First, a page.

Ever wondered how popular front-end frameworks and libraries like Nuxt.js, Next.js, Angular, Vue Router, React Router, etc. handle SPAs (Single Page Applications) and make page transitions quick and efficient? And can you do the same using vanilla JS?
If you are interested in mastering the modern web frameworks, check out my courses here and avail great discounts and offers. You might get some for FREE as well.
Here in this post, we will see what client-side routing is and a crude way of creating your own client-side routing mechanism. This will help you understand the essential principle behind client-side routing.
First of all, what do we mean by routing in the context of a website or a web app? It simply means moving (routing) from one page to another page. Depending on the mechanism used for this routing, it may be called, server-side or client-side routing.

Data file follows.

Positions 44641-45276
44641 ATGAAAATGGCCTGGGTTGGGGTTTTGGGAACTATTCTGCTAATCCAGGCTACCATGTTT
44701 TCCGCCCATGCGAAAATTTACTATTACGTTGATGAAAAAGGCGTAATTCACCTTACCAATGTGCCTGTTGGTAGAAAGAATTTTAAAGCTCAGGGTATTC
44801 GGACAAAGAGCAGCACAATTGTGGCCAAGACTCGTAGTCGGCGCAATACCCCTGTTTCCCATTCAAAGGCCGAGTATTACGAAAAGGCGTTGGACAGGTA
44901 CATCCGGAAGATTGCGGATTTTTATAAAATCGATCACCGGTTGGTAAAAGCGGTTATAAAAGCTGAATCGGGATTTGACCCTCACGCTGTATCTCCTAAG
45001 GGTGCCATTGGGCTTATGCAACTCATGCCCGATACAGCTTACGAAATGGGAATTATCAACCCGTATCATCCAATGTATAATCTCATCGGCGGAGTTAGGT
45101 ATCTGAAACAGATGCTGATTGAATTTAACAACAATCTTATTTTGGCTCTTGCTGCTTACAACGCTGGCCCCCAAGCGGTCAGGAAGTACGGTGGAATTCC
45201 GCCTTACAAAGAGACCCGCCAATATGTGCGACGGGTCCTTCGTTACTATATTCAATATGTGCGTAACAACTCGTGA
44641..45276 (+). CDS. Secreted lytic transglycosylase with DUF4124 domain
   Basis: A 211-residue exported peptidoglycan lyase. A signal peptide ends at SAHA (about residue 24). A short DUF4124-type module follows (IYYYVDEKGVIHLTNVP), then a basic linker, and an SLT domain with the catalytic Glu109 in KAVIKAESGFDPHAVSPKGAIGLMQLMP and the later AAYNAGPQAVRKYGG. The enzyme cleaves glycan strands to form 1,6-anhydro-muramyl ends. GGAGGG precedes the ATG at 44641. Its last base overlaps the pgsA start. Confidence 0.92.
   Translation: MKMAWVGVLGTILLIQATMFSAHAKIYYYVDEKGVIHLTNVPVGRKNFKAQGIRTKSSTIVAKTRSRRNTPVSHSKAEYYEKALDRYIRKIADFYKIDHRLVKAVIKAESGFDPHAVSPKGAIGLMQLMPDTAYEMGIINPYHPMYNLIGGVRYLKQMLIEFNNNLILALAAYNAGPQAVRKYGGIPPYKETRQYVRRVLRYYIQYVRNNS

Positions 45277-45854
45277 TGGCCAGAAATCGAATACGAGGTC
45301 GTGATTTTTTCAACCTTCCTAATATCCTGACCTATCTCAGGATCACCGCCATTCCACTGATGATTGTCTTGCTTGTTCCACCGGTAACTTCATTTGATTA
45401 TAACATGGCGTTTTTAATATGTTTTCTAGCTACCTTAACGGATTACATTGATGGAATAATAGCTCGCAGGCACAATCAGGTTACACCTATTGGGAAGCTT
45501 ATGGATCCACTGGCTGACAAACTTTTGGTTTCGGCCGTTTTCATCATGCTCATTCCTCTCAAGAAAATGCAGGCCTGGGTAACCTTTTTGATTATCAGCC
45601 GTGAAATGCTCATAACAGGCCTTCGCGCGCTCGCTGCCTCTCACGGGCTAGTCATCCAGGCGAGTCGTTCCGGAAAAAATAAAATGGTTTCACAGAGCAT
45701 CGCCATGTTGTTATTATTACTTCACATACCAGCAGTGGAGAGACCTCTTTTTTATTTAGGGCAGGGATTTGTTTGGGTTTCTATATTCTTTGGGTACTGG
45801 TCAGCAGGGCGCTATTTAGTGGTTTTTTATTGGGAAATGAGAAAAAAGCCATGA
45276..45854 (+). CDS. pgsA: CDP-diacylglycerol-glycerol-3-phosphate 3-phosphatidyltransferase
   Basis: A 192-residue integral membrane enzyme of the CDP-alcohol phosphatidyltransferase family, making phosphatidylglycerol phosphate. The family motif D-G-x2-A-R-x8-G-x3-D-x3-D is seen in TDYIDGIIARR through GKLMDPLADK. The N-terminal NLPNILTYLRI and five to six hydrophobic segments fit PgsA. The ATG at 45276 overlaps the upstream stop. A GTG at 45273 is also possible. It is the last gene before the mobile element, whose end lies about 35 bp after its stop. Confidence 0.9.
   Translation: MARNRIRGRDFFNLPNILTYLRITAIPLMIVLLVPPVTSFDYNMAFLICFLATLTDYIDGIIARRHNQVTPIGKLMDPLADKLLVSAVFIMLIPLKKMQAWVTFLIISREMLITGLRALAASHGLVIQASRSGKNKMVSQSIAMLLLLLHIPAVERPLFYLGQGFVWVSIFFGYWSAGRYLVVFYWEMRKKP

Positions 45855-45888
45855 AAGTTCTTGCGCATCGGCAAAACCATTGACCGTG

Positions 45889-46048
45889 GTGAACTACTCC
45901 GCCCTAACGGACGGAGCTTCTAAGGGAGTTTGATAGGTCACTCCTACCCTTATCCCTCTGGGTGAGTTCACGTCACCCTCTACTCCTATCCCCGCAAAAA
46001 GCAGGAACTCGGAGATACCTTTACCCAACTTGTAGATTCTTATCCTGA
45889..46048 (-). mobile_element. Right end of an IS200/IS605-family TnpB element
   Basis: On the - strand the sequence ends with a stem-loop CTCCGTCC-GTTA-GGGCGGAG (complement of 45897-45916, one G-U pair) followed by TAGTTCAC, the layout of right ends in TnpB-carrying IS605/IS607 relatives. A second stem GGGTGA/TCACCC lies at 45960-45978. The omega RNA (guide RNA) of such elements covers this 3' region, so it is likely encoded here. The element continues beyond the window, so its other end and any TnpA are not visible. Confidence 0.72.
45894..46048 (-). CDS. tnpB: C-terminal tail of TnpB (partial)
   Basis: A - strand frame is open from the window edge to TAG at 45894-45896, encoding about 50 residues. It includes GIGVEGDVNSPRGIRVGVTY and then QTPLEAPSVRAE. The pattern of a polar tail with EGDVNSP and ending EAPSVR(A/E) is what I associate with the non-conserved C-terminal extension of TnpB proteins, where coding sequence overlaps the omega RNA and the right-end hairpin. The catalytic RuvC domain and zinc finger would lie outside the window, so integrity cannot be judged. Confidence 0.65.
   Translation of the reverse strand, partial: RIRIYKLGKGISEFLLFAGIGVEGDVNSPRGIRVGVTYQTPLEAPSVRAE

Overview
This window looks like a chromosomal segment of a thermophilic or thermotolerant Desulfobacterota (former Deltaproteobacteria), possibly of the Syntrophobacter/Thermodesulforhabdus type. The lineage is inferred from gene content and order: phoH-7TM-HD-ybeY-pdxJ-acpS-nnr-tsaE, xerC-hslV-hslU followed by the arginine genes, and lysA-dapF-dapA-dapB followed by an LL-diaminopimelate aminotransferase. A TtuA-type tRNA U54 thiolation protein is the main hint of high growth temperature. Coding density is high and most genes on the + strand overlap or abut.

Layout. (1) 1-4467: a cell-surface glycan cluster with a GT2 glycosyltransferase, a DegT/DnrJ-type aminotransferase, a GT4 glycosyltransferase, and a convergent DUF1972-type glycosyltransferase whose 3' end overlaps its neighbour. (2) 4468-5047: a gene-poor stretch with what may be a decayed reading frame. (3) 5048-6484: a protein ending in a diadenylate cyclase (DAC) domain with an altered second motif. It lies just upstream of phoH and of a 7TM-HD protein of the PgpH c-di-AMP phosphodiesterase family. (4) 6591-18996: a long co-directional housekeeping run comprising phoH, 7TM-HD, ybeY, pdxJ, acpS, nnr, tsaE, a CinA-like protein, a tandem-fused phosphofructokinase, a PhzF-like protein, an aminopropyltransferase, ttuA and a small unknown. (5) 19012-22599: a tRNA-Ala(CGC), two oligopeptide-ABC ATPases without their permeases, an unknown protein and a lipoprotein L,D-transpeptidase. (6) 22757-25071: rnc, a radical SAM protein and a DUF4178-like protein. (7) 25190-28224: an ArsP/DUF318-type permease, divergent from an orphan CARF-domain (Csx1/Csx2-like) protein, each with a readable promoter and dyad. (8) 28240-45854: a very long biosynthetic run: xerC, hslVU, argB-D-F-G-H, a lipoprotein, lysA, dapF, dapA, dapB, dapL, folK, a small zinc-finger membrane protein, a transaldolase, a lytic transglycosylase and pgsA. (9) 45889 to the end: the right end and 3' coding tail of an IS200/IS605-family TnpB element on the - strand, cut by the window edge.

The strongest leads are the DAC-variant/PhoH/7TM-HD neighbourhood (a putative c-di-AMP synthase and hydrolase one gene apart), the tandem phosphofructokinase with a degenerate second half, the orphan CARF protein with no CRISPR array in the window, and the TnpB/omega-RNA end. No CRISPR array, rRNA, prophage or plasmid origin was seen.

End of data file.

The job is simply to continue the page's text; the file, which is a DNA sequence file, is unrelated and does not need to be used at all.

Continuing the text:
What Is the Difference Between Server-Side and Client-Side Routing?
Client-side routing is similar to server-side routing; however, it is performed in the browser.
A typical web application contains numerous pages that map to different URLs, and each page contains some logic and a template that is then rendered.
It’s most commonly used in single-page apps, where the server-side code is largely utilized to provide a RESTful API that the client-side code consumes through Ajax.
In server-side routing, a user clicks a link that requests a new page or new data from the server (another computer). The user is then served new data or documents.
Let’s break this down even further:
When a user clicks on a link on a website, another entire page is loaded and displayed on the screen. The URL route is modified to reflect the user’s current location on the web page.
The server is responsible for loading and rendering the “whole page.” Because we are…